We have received a number of requests lately regarding rain barrels. For the last three years, we have given out over 100 *FREE* rain barrels across New Haven and given dozens of demonstrations about installation of rain barrels and best practices for controlling stormwater pollution. We are very proud of this work.
Unfortunately, we are currently out of rain barrels and are unsure when we will be getting a new supply. If you contact us and let us know of your interest, we will make sure you are among the first to be notified when we are able to offer free rain barrels again to the community.
We are very grateful to local eco-ally Elaine Piraino-Holevoet for compiling this informative “Downsizing Donation Guide” — a tremendous resource for anyone in the New Haven area looking to give away items to worthy nonprofits!
Bioregional Group member Steve King (pictured below in Utah) has compiled a Comprehensive Guide to Reducing, Reusing, and Recycling in the New Haven area. We are very grateful to Steve for developing this tremendous resource. Read this NY Times story about why recycling is positive and beneficial but only one part of a comprehensive strategy to reduce waste and protect the environment! Remember to practice all three R’s: REDUCE, REUSE, AND RECYCLE!
An exciting project to connect different parts of the Mill River watershed with a pedestrian linkage got a major boost recently when the State of Connecticut approved a $289,000 grant for developing two sections of the proposed Trail.
What does it mean to be a bioregionalist? On March 19th, 2016, members of the Bioregional Group and other environmental, civic, and political organizations gathered at the First Unitarian Universalist Society at 608 Whitney Avenue, to consider that question through the lens of geography and mapping, which as Fred Cervin would say is one of the essential forms of “bioregional practice.”
Some of the definitions of bioregionalism that emerged: “Knowing our place…desire and necessity to work towards a “sustainable” way of life…rediscovering Earth as it is – interacting with complex, intelligent systems, being in relationship…creating cycles…becoming acquainted with what’s happening…building resilience.”
Specifically how do these definitions relate to the New Haven / Quinnipiac Bioregion?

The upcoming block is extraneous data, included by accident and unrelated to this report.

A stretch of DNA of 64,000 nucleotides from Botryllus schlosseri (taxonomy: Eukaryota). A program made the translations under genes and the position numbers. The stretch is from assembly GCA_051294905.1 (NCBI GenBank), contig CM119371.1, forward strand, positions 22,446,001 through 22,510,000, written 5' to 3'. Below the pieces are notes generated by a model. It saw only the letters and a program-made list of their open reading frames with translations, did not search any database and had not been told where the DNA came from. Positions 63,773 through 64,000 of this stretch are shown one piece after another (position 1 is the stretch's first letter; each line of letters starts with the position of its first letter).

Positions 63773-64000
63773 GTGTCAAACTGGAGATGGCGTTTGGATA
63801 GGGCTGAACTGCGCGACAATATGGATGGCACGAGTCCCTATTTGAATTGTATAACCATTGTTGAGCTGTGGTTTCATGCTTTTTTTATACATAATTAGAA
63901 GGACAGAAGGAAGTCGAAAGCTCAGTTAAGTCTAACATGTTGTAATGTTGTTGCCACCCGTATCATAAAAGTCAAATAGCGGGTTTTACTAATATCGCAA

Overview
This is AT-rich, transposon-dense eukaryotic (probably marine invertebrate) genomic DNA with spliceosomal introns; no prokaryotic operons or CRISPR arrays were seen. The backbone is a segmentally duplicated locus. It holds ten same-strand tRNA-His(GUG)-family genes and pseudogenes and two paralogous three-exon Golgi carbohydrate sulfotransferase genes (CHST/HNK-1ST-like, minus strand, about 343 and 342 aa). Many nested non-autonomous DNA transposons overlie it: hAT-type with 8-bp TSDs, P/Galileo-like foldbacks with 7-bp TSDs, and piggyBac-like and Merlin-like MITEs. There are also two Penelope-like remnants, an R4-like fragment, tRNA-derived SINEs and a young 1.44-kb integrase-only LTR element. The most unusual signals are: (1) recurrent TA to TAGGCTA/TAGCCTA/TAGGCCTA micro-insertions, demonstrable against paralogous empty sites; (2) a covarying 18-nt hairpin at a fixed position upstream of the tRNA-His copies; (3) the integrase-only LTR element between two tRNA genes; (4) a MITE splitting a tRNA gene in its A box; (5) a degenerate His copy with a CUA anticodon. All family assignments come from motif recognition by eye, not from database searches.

Ideas that bubbled to the surface captured the beauty and the vulnerabilities of our place: “Watersheds for the three rivers of our harbor…foodsheds…destruction of wetlands and rich coastal habitat…comprehensive solid waste strategy…local businesses and local food…ecology, economics, culture of place…”
Two 24×36″ black-and-white maps were laid out on the table — one of the streets and waterways of the City of New Haven, and the other of the watersheds and topography of the New Haven-Quinnipiac Bioregion. With these maps serving as the base layers, we overlaid them with tracing paper and began to add layers of our own experience. Bike commutes were drawn in favorite colored pens. Combined Sewage Overflow sites were plotted. Favorite hiking spots, locations of community meeting places, parks, gardens, beaches.
Other maps were referenced, and questions filled the room. We were left with ideas for places to visit, things we want to learn more about, and how others might add their own layers to these maps. We continued to consider how we might create maps that tell stories about our experience with our place. We look forward to seeing where this takes us, and we invite you to join in the exploration.
Domingo Medina, longtime Bioregional Group member and composterpar excellence, has been selected as a finalist for the Connecticut Department of Energy and Environmental Protection’s “Green Circle” Award.
The Awards ceremony will take place on May 23 in Hartford. Read more.
“Earth Loyalty and Bioregional Practice: The Collected Writings of Fred Cervin” is now available for purchase online at Amazon and Barnes & Noble. Proceeds from book sales go to support the work of the Bioregional Group.
Bioregional Group members Lynne Bonnett and Domingo Medina have been working this summer on a citizen science project with community partners including: Yale Peabody Museum’s Afterschool Evolutions Program, the Mercury Research Lab at John Jay College in New York City, and the New Haven Environmental Justice Network.
Our moss samples to measure airborne mercury went up on July 1 and came down July 21. Now they are undergoing analysis at the lab in New York City.
Why are we doing this?
1) To determine if there is a geospatial distribution of airborne mercury around the largest point source in New Haven: Greater New Haven Water Pollution Control Authority’s sewage sludge incinerator just next to East Shore Park. Samples were taken at different distances from the incinerator along transects. We expect to observe a distance effect of mercury levels associated with the source of emission.